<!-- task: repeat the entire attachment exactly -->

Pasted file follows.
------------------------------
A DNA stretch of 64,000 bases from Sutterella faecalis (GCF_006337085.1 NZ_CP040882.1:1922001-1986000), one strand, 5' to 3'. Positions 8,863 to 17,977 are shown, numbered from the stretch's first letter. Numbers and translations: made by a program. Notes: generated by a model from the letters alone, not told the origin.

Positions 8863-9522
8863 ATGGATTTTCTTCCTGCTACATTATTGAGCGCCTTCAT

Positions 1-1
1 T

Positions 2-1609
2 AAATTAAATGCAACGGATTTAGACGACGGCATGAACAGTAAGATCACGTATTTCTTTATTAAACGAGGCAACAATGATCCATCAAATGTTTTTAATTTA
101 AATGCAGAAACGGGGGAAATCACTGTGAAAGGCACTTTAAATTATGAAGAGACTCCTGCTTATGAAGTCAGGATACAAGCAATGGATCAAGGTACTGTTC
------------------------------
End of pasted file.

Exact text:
A DNA stretch of 64,000 bases from Sutterella faecalis (GCF_006337085.1 NZ_CP040882.1:1922001-1986000), one strand, 5' to 3'. Positions 8,863 to 17,977 are shown, numbered from the stretch's first letter. Numbers and translations: made by a program. Notes: generated by a model from the letters alone, not told the origin.

Positions 8863-9522
8863 ATGGATTTTCTTCCTGCTACATTATTGAGCGCCTTCAT

Positions 1-1
1 T

Positions 2-1609
2 AAATTAAATGCAACGGATTTAGACGACGGCATGAACAGTAAGATCACGTATTTCTTTATTAAACGAGGCAACAATGATCCATCAAATGTTTTTAATTTA
101 AATGCAGAAACGGGGGAAATCACTGTGAAAGGCACTTTAAATTATGAAGAGACTCCTGCTTATGAAGTCAGGATACAAGCAATGGATCAAGGTACTGTTC